The Eagle Mk III made prodigious power and downforce in full road racing trim, but for IMSA’s longest endurance race on the calendar, both attributes were dialed back to suit the circuit’s layout, and to aid reliability. Even with a slightly tamed GTP car to wield, the son of Indy 500 legend Parnelli Jones found himself in a trance-like rhythm while flying through Daytona’s banking and its infield section.

Although the profile of Daytona’s ‘Bus Stop’ section that slows cars between NASCAR Turns 2 and 3 has been slightly reprofiled from the time when Jones rocketed around the 3.56-mile circuit with his 2.1-liter turbocharged Toyota four-cylinder wound to the heavens, it remains one of his cherished memories from the famous pole lap.

“The year, you know, when we set that record, and during that race, the bus stop was just one of my favorite segments,” he said. “Especially in that Eagle Mark III, we just drove down in there so deep, and almost to the ‘1’ [hundred-foot braking] marker and pretty much where we were everywhere.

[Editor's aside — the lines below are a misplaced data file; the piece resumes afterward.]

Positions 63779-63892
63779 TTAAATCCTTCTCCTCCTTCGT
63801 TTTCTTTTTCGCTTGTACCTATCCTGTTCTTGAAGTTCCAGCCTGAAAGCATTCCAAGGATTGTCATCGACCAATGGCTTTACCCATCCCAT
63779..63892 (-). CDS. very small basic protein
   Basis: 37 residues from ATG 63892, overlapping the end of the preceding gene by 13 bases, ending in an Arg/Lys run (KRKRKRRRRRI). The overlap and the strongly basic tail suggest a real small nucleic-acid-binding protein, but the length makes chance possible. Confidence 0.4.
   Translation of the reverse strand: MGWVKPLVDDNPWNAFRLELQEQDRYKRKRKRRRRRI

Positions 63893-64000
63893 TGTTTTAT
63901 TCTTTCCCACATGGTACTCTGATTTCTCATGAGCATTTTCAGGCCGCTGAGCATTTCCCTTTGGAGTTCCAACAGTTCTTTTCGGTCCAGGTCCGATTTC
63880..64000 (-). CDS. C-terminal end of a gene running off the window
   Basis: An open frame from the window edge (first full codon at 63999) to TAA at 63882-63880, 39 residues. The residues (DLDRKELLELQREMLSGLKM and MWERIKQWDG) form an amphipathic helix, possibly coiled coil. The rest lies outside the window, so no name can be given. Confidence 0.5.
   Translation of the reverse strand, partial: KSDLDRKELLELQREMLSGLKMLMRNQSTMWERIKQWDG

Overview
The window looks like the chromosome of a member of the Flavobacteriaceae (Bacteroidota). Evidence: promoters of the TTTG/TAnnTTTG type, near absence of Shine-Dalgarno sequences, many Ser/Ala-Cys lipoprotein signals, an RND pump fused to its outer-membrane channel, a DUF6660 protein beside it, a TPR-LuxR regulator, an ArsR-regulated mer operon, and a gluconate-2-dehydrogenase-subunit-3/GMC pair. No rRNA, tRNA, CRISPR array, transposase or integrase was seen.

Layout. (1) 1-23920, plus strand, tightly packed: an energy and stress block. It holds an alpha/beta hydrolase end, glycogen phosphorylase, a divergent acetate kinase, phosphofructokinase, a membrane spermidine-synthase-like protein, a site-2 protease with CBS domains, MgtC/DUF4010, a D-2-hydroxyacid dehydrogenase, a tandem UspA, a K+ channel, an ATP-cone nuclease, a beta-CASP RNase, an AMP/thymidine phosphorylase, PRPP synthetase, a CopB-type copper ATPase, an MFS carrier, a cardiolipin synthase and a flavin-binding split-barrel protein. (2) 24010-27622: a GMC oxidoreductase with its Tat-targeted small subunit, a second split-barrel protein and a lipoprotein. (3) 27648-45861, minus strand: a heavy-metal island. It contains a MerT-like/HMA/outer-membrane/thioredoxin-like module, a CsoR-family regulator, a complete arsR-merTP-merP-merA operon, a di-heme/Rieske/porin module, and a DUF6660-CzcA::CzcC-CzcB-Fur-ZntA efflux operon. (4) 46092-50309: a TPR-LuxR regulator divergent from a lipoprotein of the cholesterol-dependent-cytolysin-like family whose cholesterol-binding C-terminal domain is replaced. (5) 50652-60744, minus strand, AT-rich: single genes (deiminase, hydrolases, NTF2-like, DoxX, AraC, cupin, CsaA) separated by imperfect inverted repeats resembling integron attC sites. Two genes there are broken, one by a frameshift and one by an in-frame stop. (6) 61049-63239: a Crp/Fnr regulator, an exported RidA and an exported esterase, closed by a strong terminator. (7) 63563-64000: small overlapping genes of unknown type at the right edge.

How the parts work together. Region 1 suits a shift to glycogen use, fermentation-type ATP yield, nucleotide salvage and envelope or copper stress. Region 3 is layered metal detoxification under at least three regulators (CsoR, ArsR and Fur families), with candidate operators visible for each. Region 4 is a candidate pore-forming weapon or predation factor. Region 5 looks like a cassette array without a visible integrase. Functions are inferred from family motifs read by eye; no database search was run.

“The closing rate from the slower traffic, you know we’re running 200 mph. They’re backing off at the ‘3’ marker or so from 150mph and we’re running 200…we’re going almost to the ‘1’ marker and we just powered through the Bus Stop. The car had so much downforce and was so nimble and just had big sideboards on it to where we could get the car out in a little bit of a yaw and it would just hunker right through there.”

The Eagle Mk III obliterated IMSA’s GTP competition from the moment it was introduced halfway through the 1991 season through the end of the GTP era following the 1993 championship. Coming into the last GTP season, IMSA did its best to cage the Mk III by forcing its motor to draw air from a restrictor opening so small, Gurney likened it to a ‘hummingbird’s a**hole.’